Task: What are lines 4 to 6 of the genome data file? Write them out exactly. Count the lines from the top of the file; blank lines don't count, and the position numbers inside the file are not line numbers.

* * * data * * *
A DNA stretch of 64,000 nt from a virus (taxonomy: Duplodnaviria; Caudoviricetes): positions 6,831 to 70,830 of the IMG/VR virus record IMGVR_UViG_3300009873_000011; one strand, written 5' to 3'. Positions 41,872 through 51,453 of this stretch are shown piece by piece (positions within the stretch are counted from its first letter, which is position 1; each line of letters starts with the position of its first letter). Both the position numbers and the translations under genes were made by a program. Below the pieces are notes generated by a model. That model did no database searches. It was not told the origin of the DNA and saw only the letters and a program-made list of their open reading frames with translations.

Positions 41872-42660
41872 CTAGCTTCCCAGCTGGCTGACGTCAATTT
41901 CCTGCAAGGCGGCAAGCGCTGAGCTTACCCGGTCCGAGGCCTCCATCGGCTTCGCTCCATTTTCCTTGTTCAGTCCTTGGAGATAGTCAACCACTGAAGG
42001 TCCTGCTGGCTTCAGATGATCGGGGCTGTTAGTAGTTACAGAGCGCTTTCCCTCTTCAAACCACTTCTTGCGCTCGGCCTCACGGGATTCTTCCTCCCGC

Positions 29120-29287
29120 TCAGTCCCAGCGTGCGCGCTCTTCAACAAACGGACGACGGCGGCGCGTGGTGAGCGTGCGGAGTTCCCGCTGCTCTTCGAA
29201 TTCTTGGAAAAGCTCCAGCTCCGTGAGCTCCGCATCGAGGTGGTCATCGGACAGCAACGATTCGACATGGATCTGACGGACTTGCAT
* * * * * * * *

41901 CCTGCAAGGCGGCAAGCGCTGAGCTTACCCGGTCCGAGGCCTCCATCGGCTTCGCTCCATTTTCCTTGTTCAGTCCTTGGAGATAGTCAACCACTGAAGG
42001 TCCTGCTGGCTTCAGATGATCGGGGCTGTTAGTAGTTACAGAGCGCTTTCCCTCTTCAAACCACTTCTTGCGCTCGGCCTCACGGGATTCTTCCTCCCGC

Positions 29120-29287